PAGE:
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The labor market is usually thought to be functioning more efficiently the further down and to the left (i.e. closer to the origin) the curve is on the graph. The further out it is, the more friction, like regional and sectoral mismatches. The curve for the 2000s (which is based on data through June 2009, when the relationship prevailing earlier in the year started to break down) shows a much better functioning labor market than in earlier decades, especially the 1980s.

Until, that is, we get to recent history, as shown by the red dot marking September 2010. But as Valletta and Kuang point out, the curve shifted about 4 points to the right between the 1960s and the early 1980s before moving leftward by about 2.5 points between 1984 and 1989, a period when the variations in the NAIRU (Non-accelerating Inflation Rate of Unemployment) were considerably smaller than the movement of the curve would suggest. (Note recent improvement in this metric.)

But there is no shortage of evidence that we are moving through a period of severe and sticky cyclical unemployment. First, of course, the recession was unusually severe, and the major reason employment took such a hit was the hit to GDP. As the graphs directly below show, the loss in output was greater than any earlier recession, but the difference between the change in GDP and the change in employment wasn’t out of line with earlier experience.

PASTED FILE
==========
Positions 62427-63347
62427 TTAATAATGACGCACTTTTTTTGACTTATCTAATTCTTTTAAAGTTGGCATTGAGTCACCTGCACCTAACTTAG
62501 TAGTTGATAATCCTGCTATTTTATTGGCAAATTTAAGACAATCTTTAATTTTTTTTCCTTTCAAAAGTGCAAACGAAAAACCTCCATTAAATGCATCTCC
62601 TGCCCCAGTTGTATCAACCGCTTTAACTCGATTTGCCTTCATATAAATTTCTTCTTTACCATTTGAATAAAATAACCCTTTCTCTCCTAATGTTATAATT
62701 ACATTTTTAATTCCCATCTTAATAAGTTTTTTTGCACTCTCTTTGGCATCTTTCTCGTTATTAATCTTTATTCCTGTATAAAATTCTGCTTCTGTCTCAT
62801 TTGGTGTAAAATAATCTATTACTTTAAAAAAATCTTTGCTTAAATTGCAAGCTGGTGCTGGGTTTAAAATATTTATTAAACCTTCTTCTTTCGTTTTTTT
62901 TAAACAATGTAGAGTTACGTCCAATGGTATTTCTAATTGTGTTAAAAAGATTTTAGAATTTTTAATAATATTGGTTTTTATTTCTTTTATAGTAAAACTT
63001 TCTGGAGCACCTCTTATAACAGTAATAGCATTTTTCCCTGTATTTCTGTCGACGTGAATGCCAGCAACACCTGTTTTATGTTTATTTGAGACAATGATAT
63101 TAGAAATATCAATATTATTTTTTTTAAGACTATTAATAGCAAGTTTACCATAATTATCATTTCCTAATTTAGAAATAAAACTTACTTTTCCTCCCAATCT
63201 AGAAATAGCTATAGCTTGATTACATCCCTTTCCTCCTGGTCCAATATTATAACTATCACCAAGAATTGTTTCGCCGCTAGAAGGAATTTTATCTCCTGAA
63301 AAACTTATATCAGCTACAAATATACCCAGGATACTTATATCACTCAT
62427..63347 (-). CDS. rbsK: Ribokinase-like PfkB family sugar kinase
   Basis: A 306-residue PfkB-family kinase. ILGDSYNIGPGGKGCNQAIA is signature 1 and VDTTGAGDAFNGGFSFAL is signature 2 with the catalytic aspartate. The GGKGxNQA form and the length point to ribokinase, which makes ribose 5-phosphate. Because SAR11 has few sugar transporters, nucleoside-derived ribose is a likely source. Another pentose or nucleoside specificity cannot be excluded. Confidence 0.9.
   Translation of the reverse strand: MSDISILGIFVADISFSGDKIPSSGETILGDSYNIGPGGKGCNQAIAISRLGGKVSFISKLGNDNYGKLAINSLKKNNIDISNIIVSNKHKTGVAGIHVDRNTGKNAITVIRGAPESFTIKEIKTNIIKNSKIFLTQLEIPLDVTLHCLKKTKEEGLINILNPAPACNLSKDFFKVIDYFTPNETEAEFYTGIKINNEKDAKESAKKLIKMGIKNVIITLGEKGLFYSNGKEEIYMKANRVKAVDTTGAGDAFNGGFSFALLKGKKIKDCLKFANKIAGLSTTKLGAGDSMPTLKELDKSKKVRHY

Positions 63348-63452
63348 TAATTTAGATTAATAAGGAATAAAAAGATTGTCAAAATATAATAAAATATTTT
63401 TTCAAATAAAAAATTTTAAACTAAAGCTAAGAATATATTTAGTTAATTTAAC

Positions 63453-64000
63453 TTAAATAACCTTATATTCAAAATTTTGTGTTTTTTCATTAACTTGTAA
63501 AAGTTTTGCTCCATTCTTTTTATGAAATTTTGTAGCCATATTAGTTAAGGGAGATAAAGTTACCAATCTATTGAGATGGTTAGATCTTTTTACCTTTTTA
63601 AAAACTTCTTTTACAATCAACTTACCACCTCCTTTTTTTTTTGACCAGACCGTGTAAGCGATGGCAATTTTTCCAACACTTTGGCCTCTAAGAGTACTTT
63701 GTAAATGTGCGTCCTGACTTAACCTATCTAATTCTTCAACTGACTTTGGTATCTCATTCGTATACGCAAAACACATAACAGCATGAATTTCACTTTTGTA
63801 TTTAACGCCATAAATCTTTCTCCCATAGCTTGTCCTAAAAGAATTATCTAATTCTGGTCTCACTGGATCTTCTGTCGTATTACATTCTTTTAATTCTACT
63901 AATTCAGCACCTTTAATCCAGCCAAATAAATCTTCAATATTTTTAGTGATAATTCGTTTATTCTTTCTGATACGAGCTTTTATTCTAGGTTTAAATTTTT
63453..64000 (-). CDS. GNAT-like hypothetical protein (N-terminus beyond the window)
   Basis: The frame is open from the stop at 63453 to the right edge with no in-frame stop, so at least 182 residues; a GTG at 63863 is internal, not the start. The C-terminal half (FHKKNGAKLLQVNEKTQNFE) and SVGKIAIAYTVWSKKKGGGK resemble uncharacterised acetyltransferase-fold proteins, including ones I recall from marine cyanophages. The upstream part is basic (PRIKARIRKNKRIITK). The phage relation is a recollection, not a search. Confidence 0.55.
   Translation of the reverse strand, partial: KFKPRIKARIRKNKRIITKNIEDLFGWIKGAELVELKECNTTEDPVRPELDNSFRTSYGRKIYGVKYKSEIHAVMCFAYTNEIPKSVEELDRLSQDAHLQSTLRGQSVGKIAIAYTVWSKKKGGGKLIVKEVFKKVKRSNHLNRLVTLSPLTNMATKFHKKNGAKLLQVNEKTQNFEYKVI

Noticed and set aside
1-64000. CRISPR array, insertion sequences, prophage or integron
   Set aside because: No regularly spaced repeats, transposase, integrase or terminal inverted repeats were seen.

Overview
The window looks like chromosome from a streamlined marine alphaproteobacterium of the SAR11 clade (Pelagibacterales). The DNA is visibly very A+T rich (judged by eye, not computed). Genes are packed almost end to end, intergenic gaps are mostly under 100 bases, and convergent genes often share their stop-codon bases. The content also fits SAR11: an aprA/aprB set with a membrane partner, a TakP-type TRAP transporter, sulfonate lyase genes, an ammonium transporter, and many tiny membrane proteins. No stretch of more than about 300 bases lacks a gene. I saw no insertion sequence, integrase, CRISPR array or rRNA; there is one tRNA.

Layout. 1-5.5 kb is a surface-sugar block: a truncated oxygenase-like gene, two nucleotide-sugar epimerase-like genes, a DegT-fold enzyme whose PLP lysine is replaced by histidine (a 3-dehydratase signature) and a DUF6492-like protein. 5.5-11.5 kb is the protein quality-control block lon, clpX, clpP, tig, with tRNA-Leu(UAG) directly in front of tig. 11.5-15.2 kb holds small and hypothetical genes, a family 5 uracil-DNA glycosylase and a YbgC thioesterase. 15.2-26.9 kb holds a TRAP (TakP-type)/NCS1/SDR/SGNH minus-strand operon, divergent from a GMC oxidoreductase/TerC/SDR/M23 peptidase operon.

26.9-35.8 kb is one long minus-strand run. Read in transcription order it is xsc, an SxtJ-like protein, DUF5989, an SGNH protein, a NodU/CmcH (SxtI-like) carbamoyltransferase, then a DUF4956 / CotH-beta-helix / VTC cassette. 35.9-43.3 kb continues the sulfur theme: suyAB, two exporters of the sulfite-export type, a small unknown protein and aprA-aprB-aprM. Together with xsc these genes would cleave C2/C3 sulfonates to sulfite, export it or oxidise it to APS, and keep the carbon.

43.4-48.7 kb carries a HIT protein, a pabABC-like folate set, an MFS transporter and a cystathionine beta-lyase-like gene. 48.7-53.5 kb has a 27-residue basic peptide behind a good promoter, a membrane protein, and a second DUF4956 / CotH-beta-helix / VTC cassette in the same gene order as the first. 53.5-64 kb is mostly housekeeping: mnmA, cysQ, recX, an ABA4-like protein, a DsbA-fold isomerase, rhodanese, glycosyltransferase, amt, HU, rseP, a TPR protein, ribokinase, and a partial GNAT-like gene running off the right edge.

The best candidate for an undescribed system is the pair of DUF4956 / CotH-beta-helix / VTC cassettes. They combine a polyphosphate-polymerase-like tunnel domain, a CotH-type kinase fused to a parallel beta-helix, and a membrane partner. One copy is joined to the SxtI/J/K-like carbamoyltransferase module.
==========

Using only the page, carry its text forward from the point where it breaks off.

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Another thing that is really different about this cycle is the share of permanent job losers, as opposed to those on temporary lay-off. The percentage of the employed who have lost their jobs permanently hit a record high, in 40 years of data, at the end of 2009, and has come down only slightly since, while the percentage of those on temporary layoffs hit a record low in 2009 and has yet to recover. This composition makes re-employment a lot harder, as does the large number of workers employed part-time for economic reasons. Currently those working part-time against their will constitute 5.9% of the total employed, barely down from July’s 6%, which was well over 2 standard deviations above the series’ 55-year average. They will probably find full-time work before the currently unemployed find any work. Many of the current long-term unemployed may never work again.

Piling on